EVERETT, Wash. — A depressurization of the aft fuselage of a 777X static test airplane, which is a test plane used for structural certification testing, occurred during testing, according to a statement from Boeing. 

The issue occurred in the final minutes of the test at approximately 99 percent of final test loads, according to the statement. The test involved bending the wings of the plane "to a level far beyond anything expected in commercial service," the statement says. 

Boeing said the results will "not have a significant impact" on design or the company's preparations for a first flight. The first delivery of the 777X is expected in early 2021. 

The Boeing 777X is still in development and is the first airliner with folding wingtips. The outside 12 feet of each wing can fold up, allowing the jet to get into airport gates. The plane’s overall wingspan is 235 feet.

The details were kept secret until The Seattle Times published a photo that showed the extent of the damage from the test.

Near the end of the test, the plane's wings were bent more than 28 feet - past the normal deflection of 9 feet, a source told The Times. While the wings were bent up, the fuselage was pulled down while the plane's interior was pressurized beyond normal. The test was simulating a force of 3.75G, The Times reports.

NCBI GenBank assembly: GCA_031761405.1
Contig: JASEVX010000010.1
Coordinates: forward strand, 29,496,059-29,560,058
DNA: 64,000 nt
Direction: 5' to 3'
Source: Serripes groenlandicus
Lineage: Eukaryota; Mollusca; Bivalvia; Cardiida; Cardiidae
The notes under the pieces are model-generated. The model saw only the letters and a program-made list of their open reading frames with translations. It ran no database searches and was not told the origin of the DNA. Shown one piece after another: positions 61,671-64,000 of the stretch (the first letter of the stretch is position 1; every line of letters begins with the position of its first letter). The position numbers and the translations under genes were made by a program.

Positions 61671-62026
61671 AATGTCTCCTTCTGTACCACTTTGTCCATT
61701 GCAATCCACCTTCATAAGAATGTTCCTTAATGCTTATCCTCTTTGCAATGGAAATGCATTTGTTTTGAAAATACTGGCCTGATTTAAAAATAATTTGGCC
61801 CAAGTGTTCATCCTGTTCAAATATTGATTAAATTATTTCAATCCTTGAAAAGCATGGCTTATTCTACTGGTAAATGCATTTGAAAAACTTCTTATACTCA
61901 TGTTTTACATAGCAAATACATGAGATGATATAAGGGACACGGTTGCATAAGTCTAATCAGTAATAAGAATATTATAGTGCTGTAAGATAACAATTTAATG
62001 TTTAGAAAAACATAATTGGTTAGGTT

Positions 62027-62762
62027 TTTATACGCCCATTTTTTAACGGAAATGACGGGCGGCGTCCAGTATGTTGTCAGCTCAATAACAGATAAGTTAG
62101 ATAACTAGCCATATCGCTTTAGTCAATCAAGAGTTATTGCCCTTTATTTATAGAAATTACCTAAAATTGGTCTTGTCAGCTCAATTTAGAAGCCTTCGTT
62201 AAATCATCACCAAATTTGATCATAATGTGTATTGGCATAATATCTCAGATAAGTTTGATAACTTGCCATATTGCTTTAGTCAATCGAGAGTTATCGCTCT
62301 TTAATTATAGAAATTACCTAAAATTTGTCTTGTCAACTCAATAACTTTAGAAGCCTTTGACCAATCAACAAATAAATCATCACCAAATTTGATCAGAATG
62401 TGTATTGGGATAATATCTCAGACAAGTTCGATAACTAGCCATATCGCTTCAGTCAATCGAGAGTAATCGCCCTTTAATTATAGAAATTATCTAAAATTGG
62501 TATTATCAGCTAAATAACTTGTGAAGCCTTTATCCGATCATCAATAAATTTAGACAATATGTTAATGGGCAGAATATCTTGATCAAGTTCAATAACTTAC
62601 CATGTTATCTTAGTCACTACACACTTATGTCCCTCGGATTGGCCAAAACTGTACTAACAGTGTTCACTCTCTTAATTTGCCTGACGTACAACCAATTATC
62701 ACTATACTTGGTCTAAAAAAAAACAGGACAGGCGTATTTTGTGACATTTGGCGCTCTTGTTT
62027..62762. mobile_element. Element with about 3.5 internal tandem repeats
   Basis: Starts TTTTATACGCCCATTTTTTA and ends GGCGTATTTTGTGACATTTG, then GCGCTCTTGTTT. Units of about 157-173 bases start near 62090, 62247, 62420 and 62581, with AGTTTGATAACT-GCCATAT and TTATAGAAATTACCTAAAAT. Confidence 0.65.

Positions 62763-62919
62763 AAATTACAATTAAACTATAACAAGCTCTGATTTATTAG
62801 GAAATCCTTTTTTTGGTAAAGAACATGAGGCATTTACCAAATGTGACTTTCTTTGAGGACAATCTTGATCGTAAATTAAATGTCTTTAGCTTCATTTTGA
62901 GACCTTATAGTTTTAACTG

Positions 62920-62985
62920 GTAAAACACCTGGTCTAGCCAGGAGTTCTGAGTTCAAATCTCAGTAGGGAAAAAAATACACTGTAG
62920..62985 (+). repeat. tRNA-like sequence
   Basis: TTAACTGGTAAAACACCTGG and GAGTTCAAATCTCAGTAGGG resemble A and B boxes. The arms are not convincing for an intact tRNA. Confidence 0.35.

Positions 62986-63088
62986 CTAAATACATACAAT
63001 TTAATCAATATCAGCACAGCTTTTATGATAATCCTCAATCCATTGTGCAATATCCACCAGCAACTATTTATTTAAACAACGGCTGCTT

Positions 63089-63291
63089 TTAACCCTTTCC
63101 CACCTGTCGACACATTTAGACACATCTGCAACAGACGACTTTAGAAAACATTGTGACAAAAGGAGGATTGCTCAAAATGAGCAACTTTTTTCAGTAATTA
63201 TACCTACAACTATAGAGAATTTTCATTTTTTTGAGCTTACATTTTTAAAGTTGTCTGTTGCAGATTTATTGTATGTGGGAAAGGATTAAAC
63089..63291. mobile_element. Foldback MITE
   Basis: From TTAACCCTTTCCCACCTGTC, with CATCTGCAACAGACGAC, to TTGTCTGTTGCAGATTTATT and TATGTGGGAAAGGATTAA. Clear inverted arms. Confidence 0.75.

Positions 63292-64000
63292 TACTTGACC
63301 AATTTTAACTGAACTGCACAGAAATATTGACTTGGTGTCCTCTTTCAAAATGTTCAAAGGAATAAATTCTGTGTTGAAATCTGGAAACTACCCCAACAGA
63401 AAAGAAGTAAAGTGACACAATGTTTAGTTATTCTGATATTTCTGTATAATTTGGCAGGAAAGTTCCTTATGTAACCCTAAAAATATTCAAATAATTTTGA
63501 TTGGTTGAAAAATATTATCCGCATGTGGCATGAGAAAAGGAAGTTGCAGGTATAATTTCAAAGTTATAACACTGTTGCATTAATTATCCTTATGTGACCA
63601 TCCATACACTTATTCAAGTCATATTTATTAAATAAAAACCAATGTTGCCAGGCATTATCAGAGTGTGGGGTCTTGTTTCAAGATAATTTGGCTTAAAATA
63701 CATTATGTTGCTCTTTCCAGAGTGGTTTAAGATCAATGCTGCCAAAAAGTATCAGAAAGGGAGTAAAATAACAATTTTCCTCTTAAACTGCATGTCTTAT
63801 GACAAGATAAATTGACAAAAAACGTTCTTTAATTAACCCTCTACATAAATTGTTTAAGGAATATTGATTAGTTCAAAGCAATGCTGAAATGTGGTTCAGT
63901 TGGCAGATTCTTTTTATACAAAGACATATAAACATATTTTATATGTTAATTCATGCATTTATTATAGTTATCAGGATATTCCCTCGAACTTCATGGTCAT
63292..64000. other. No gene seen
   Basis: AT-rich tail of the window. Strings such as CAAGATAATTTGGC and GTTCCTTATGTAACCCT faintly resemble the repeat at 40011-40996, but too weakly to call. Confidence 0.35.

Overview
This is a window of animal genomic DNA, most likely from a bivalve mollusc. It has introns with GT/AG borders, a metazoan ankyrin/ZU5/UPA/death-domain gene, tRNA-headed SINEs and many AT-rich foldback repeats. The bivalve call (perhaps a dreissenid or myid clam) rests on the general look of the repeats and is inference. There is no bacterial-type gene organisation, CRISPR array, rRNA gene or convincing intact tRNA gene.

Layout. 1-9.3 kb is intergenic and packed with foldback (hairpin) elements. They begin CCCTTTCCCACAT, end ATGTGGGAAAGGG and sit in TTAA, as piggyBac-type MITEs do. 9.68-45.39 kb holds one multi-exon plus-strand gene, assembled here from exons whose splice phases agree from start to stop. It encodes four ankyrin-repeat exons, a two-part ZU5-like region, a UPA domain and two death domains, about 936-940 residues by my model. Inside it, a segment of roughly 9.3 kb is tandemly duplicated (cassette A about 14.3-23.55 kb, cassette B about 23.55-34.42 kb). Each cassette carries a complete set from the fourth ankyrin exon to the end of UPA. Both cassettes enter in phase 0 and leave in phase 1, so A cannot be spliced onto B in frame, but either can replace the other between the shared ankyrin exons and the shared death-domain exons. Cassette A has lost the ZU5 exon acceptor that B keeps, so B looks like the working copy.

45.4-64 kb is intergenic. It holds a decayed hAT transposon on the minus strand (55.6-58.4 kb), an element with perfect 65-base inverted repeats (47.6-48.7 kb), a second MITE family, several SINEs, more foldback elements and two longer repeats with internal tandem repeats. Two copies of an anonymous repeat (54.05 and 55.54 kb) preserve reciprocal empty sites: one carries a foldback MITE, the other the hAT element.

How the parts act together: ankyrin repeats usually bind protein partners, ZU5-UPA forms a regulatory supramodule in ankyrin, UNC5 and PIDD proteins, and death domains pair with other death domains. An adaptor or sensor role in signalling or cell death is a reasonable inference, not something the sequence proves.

The result: the plane's exterior ruptured. 

"As we shared on our Oct. 23 earnings call, our root cause assessment continues, and we are pleased with the progress we are making as we complete our detailed analysis. What we’ve seen to date reinforces our prior assessment that this will not have a significant impact on the design or our preparations for first flight. We do not see any impact from the test on the overall program schedule," Boeing said in the statement. 

A source within the Federal Aviation Administration confirmed to the Times that because the failure occurred so far along during the test, it won't have much of an impact on development.